I’ve Rolled The Rover Over… Over…

On the weekend where we celebrate 100 years of the Royal Corps Of Signals, I reflect on the 10% of that time I served among her ranks.

Remembrance Day 2019

We crouched in silence in the shadows, in the darkness on the remote ridge above a small country village. Soon the sound we were hoping for started to grow louder as a helicopter approached. This was our lift home and a rare commodity in these parts. As the helicopter made it’s final descent towards us we were blasted in the powerful downdraft from the rotars. I lost my balance and fell over. Then my backpack blew away down the hill. I got up and chased down the hill after it. Suddenly everyone was scattering in all directions and the helicopter promptly lifted off and disappeared. The area my backpack and I were heading towards was mined. The irony is that the mines were there to protect us. This was one of my final actions in the Signals. I think they were glad to be rid of me.

I’m at the back in the centre. Back when I had black hair and weighed a lot less. Trade Training Catterick Garrison 1985

I didn’t join the Signals. I joined the Royal Corps of Transport but after just 5 hours behind the wheel of a vehicle I was banned from ever driving anything and shipped out to the Signals in Catterick Garrison. There was a recommendation to issue me a truck as a weapon of mass destruction.

There were only a few times I found myself facing disciplinary action and they were all for losing things. My ID Card and my Arms Card and then there was the time on exercise when, in the space of 5 minutes, I lost everything except the clothes I stood up in.

I’d been lying in a shell scrape in the woods in the dark. A truck pulled up and we were all told to take our backpacks and load them into it. I decided to leave what’s called my fighting order, or webbing, in the shell scrape. This was against the rules but I figured no one would notice in the dark. On my way towards the truck I heard someone else being screamed at for doing the same so I put my backpack down and headed back to my shell scrape to get my webbing. I couldn’t find my shell scrape. I went back for my backpack but couldn’t find it either. In the end up the entire Platoon had to search the woods for my gear.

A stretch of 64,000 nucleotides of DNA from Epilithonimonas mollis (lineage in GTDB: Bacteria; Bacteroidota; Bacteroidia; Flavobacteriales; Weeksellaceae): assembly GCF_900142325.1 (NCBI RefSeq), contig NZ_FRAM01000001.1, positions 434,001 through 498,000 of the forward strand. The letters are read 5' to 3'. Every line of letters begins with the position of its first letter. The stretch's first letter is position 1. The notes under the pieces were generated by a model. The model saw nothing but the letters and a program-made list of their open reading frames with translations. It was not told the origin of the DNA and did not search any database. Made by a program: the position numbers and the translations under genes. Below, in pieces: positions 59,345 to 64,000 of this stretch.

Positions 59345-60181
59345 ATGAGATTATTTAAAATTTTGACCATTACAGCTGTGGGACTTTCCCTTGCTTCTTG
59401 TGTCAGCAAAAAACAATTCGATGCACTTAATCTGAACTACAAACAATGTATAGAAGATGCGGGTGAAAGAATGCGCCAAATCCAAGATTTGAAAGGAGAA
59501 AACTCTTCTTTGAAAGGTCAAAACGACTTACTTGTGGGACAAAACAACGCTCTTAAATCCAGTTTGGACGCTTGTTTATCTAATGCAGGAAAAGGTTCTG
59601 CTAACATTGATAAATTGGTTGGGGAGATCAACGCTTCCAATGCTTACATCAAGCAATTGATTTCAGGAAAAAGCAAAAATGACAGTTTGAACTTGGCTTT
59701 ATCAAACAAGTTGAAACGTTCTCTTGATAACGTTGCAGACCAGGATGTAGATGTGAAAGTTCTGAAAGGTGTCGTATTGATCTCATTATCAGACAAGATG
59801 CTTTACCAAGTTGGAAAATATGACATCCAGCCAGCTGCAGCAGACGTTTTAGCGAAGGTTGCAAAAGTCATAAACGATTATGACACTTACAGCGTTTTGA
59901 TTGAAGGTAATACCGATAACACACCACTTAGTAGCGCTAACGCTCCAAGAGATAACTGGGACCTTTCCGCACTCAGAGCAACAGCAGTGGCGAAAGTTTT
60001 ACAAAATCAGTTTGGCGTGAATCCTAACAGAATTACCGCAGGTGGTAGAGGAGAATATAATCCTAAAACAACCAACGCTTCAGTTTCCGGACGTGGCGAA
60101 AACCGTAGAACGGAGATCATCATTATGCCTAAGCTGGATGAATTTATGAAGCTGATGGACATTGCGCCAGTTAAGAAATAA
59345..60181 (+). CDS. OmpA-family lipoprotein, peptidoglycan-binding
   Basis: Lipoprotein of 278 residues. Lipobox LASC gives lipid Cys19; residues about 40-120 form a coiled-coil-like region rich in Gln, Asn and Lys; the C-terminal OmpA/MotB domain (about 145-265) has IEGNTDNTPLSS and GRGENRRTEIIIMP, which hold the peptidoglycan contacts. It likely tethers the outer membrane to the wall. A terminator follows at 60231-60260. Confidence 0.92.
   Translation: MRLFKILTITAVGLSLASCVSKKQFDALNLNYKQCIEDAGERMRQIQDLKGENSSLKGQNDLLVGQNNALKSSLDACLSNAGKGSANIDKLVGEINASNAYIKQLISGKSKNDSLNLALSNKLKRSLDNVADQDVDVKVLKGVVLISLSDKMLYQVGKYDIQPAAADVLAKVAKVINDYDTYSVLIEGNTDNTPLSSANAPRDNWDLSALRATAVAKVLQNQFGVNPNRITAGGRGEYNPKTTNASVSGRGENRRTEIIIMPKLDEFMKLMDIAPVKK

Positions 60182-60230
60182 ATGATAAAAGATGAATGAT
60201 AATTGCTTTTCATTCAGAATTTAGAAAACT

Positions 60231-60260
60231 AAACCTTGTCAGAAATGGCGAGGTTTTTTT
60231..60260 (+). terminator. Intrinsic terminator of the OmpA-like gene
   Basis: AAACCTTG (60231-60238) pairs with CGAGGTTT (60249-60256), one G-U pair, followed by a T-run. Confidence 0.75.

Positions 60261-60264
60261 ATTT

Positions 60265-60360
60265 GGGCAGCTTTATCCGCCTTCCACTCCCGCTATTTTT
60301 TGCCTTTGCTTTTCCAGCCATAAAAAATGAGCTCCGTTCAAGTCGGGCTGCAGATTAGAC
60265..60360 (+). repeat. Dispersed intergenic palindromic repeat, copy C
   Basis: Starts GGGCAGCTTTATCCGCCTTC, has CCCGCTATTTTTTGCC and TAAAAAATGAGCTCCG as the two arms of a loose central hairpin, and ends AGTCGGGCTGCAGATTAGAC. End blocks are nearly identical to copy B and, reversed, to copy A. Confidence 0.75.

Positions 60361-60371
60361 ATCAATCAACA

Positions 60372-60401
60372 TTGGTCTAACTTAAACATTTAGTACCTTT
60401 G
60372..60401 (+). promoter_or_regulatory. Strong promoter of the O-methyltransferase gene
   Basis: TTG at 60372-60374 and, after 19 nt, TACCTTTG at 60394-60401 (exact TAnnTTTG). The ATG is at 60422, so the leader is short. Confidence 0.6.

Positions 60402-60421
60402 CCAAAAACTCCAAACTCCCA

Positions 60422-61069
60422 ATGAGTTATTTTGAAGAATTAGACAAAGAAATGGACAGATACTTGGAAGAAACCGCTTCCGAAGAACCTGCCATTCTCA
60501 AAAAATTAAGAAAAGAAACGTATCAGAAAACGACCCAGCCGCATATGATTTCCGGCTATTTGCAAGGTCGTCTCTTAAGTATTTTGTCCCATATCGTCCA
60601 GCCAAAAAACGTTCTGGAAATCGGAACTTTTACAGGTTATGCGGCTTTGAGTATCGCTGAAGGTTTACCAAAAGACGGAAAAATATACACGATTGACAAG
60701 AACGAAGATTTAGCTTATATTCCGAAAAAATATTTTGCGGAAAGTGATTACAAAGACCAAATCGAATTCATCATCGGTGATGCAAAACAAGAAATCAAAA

I’m front row far right. On exercise in Catterick 1986

As to driving, although I was banned, it didn’t stop me. In Northern Ireland we had been working all night and the guy I was working with was driving tired so he asked if I was able to drive. I said yes though still a learner. We swapped seats and he went to sleep. A short time later he was awoken by me screaming, “How do I f’ng slow down?!” as we screamed towards an Army Checkpoint. I don’t think he was able to sleep for about a month after that.

Then there was the time I did the shower run on Exercise in Norway. This time I did manage to stop but the Rover skidded and nudged the corner of the shower tent. As terrified people ran for their lives I had created the worst possible scenario. Wet naked soldiers running about in the snow in the Arctic.

I also crashed a 2 Man Sailing Boat on Lake Chimsee in Germany (West Germany at that time). Due to my inexperience at sailing I’d been told to drop my sails and row into the harbour. Instead I went in under full sail at very high speed from the centre of the lake. The last thing I saw before impact with the harbour wall was a wee guy screaming, “Achtung!” at me and waving frantically. The impact launched several of his paddle boats right out of the water.

I’ll just finish with a story I’m often reminded of when I meet the guys I served with at 7 Sigs in West Germany. I had been training for a Boxing Competition at the time which involved about 6 weeks of constant training and significant dieting. The OC Squadron decided to give the team a pep talk in the last few hours before the competition but I was absent. As soon as I had got off the scales from the final weigh in I made a B-Line for downtown and was in a local Schnel Imbis cramming in some Gyros and Chips before the fight.

Gyros and Chips gave me a mean left hook. 7 Sigs Boxing Competition, Herford, West Germany, 1988

I wish all the best to everyone who’s served past and present. The very nature of the job meant there were dark times and scary times but there were so many good times. I count my decade in the Signals as one of the best of my life and those who served with me as family. I’m proud to have served even if it was possibly a safer place after I left.

Sergeant’s Mess RAF Brize Norton 1992

Click here to see other posts and videos about my imaginary girlfriend, how I managed to fall out of the window whilst Self Isolating and the giant vagina I thought I’d found in The Louvre.

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